Thirteen had GH deficiency. Seven received GH, five placebo and one dropped out. Both groups were similar according to clinical and demographical data at baseline, except for greater GH deficiency in the GH treatment group. At 6th month, patients treated with GH showed a significant improvement in SCIM-III score and in electrical perception threshold up to the 5th level below SCI, on both sides compared to baseline.
GHD seems to be frequent in traumatic SCI and GH replacement is safe without side effects. GH combined with physical therapy can improve quality of life of SCI patients and, strikingly, the sensory perception below lesion level.
Catherine Cardot Bauters, Emmanuelle Leteurtre, Bruno Carnaille, Christine Do Cao, Stéphanie Espiard, Malo Penven, Evelyne Destailleur, Isabelle Szuster, Tonio Lovecchio, Julie Leclerc, Fredéric Frénois, Emmanuel Esquivel, Patricia L M Dahia, Emilie Ait-Yahya, Michel Crépin, and Pascal Pigny
We previously described a family in which predisposition to pheochromocytoma (PCC) segregates with a germline heterozygous KIF1B nucleotide variant (c.4442G>A, p.Ser1481Asn) in three generations. During the clinical follow-up, one proband’s brother, negative for the KIF1B nucleotide variant, developed a bilateral PCC at 31 years. This prompted us to reconsider the genetic analysis.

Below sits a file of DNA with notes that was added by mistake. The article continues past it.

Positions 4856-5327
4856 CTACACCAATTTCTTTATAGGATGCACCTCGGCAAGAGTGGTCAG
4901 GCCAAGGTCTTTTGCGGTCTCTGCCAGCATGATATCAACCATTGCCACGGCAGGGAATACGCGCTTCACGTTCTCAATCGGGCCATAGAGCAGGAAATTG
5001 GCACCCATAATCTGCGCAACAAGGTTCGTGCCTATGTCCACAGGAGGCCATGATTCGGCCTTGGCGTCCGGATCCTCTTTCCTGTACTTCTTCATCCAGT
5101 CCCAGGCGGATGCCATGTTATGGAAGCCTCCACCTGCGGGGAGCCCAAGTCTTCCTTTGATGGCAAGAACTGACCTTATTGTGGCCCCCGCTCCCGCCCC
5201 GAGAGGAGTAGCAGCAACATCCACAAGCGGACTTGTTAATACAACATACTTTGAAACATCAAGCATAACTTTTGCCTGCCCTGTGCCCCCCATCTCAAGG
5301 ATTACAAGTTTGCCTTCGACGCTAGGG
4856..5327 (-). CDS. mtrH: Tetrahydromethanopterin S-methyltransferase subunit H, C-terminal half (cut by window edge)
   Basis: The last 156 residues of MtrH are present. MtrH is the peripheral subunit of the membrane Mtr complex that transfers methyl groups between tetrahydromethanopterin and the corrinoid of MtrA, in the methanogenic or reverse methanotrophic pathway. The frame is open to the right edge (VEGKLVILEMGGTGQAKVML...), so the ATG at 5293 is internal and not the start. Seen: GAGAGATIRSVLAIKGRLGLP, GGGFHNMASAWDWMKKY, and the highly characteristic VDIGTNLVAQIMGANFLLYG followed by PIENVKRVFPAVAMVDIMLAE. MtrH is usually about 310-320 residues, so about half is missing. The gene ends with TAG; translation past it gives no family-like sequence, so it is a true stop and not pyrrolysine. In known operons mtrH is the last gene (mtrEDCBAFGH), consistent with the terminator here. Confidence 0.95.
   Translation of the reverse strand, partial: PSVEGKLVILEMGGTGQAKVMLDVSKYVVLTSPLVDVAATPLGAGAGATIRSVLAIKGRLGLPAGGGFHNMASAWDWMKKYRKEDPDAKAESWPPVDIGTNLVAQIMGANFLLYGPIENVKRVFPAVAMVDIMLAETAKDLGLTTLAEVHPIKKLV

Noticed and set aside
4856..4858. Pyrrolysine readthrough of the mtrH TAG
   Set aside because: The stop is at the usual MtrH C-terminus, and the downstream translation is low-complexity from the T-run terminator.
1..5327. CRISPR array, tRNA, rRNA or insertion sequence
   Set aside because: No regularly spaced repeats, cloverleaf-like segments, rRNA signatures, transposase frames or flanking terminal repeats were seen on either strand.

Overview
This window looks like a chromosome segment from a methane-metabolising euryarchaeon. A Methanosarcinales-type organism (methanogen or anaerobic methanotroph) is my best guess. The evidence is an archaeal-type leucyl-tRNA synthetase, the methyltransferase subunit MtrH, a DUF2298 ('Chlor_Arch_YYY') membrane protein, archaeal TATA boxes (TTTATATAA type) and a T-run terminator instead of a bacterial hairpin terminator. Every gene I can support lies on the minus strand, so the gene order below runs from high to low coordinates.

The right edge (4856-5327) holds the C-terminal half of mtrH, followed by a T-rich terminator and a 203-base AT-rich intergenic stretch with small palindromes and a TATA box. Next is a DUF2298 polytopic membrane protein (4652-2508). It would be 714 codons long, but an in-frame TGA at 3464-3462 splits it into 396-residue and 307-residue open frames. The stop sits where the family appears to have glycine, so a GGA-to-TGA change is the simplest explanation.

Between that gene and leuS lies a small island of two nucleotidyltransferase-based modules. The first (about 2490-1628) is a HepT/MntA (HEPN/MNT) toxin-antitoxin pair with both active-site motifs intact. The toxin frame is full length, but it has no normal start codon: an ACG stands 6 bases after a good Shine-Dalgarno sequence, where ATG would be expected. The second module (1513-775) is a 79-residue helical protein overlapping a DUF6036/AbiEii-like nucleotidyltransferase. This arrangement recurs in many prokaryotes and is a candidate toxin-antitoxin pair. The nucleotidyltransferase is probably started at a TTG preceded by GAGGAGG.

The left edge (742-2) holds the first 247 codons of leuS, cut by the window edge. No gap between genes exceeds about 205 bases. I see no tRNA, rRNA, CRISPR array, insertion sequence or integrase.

Design and methods
Germline DNA was analyzed by next-generation sequencing (NGS) using a multi-gene panel plus MLPA or by whole exome sequencing (WES). Tumor-derived DNA was analyzed by SnapShot, Sanger sequencing or NGS to identify loss-of-heterozygosity (LOH) or additional somatic mutations.
A germline heterozygous variant of unknown significance in MAX (c.145T>C, p.Ser49Pro) was identified in the proband’s brother. Loss of the wild-type MAX allele occurred in his PCCs thus demonstrating that this variant was responsible for the bilateral PCC in this patient. The proband and her affected grandfather also carried the MAX variant but no second hit could be found at the somatic level. No other pathogenic mutations were detected in 36 genes predisposing to familial PCC/PGL or familial cancers by WES of the proband germline. Germline variants detected in other genes, TFAP2E and TMEM214, may contribute to the multiple tumors of the proband.
In this family, the heritability of PCC is linked to the MAX germline variant and not to the KIF1B germline variant which, however, may have contributed to the occurrence of neuroblastoma (NB) in the proband.
Arno Téblick, Lies Langouche, and Greet Van den Berghe